Art in America piece w/ Trevor Paglen

I recently spoke to Trevor Paglen – well known for works like ‘Limit Telephotography’ (2007-2012) and its images of NSA buildings and deep-sea fibreoptic cables – about surveillance, machine vision, and the changing politics of the visible / machine-readable. Full piece @ Art in America.

Much of that discussion – around the proliferation of images created by and for machines, and the exponential expansion of pathways by which surveillance, data, and capital can profitably intersect – is also taken up in my upcoming book, Technologies of Speculation (NYUP 2020). There my focus is on what happens after Snowden’s leaks – the strange symbiosis of transparency and conspiracy, the lingering unknowability of surveillance apparatuses and the terrorists they chase. It also examines the passage from the vision of the Quantified Self, where we use all these smart machines to hack ourselves and know ourselves better, to the Quantified Us/Them which plugs that data back into the circuits of surveillance capitalism.

In the piece, Paglen also discusses his recent collaboration with Kate Crawford on ImageNet Roulette, also on display at the Training Humans exhibition (Fondazione Prada Osservertario, Milan):

“Some of my work, like that in “From ‘Apple’ to ‘Anomaly,’” asks what vision algorithms see and how they abstract images. It’s an installation of about 30,000 images taken from a widely used dataset of training images called ImageNet. Labeling images is a slippery slope: there are 20,000 categories in ImageNet, 2,000 of which are of people. There’s crazy shit in there! There are “jezebel” and “criminal” categories, which are determined solely on how people look; there are plenty of racist and misogynistic tags.

If you just want to train a neural network to distinguish between apples and oranges, you feed it a giant collection of example images. Creating a taxonomy and defining the set in a way that’s intelligible to the system is often political. Apples and oranges aren’t particularly controversial, though reducing images to tags is already horrifying enough to someone like an artist: I’m thinking of René Magritte’s Ceci n’est pas une pomme (This is Not an Apple) [1964]. Gender is even more loaded. Companies are creating gender detection algorithms. Microsoft, among others, has decided that gender is binary—man and woman. This is a serious decision that has huge political implications, just like the Trump administration’s attempt to erase nonbinary people.”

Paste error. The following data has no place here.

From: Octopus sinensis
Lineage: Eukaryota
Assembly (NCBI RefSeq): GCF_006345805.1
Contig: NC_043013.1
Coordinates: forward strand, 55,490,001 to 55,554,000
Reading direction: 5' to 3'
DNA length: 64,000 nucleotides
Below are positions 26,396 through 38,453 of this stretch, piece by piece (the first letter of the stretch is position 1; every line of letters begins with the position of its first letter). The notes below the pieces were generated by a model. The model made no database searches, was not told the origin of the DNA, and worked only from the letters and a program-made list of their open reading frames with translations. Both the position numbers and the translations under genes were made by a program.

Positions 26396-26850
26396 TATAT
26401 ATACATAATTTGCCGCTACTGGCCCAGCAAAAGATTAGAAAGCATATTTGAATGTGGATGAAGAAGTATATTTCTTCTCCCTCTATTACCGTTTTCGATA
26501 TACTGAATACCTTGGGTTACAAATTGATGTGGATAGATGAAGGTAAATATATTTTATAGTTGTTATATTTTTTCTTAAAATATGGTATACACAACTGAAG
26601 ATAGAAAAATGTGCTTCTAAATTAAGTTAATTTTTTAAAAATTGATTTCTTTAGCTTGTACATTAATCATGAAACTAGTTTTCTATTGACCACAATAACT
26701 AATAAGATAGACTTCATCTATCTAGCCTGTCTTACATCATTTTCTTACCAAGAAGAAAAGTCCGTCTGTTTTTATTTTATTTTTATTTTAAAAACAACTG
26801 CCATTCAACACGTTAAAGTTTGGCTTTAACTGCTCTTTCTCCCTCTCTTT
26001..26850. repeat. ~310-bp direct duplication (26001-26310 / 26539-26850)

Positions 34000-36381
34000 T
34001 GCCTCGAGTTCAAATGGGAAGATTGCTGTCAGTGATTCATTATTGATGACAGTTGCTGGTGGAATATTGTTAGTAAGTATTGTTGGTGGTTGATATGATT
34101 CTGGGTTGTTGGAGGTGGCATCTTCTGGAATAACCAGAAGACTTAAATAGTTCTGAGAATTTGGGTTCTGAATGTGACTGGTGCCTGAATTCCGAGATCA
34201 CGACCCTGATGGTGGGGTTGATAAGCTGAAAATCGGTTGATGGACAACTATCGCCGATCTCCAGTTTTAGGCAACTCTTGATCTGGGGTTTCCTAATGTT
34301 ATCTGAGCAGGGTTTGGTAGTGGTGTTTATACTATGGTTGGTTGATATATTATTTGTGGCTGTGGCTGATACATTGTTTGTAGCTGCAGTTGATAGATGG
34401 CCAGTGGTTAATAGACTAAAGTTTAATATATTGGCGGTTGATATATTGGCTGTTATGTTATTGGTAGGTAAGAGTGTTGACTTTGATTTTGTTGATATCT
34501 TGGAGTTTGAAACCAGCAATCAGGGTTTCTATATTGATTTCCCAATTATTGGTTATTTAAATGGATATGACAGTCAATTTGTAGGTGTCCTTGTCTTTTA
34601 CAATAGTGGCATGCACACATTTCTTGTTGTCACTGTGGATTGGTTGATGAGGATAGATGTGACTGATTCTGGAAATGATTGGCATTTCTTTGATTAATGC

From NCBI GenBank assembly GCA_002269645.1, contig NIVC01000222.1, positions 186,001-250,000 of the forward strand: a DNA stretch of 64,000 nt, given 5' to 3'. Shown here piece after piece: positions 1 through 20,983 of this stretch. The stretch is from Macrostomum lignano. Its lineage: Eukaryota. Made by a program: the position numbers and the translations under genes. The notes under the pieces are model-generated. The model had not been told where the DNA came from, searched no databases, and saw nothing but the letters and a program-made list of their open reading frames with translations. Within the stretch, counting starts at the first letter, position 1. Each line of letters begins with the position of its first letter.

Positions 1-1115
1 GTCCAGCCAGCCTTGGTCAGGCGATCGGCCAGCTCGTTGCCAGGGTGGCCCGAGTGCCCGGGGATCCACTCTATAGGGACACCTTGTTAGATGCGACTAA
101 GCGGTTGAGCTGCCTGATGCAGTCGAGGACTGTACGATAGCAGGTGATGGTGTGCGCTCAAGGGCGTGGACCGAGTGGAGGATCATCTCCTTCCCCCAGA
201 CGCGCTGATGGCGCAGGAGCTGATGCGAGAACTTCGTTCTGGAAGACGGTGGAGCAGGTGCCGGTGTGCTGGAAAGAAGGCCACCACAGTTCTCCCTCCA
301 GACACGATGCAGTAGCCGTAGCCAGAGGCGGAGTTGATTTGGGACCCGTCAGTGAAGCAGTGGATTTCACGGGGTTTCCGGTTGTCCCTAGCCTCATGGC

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Crawford & Paglen also have a longer read on training sets, Excavating AI (also source for above image).

 

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Facebook scores our trustworthiness because we asked them to

News that Facebook assigns users with secret ‘trustworthiness’ scores based on the content they report has drawn a familiar round of worries. We are told that as users flag objectionable content on the platform, they are themselves scored on a scale of 0 to 1, based on how reliably their flagging concurs with the censors’ judgment. Presumably, other factors play into the scoring; but the exact mechanism, as well as the users’ actual scores, remain secret. The secrecy has drawn critical comparisons with China’s developing ‘social credit’ systems. At least with China’s Zhima Credit, you know you’re being scored and the score is freely available – something not afforded by American credit rating systems, either.

But there’s a bit more to it. In many ways, Facebook is doing what we asked it to do. To untangle the issue, we might look to two other points of reference.

One is Peeple, the short-lived ‘Yelp for People’ that enjoyed a short period in 2015 as the Internet’s most reviled object. The app proposed that ordinary people should rate and review each other, from dates to landlords to neighbours – and, in the original design, the ratings would be published without the victim’s consent. The Internet boiled over, and the app was quickly stripped of its most controversial (and useful) features. That particular effort, at least, was dead in the water.

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But Peeple wasn’t an anomaly. It wasn’t even the first to try such scoring. (Unvarnished tried it in 2010; people compared that to Yelp, too; and it died just as quickly.) These efforts are an inevitable extension of the tendency to substitute lived experience, human interaction and personal judgment with aggregated scores managed by profit-driven corporations and their proprietary algorithms. (Joseph Weizenbaum, Computer Power and Human Reason.) If restaurants and Uber drivers are scored, then why not landlords, blind dates, neighbours, classmates? Once we say news sources have to be scored and censored in the battle against fake news, there is a practical incentive to score the people who report that fake news as well.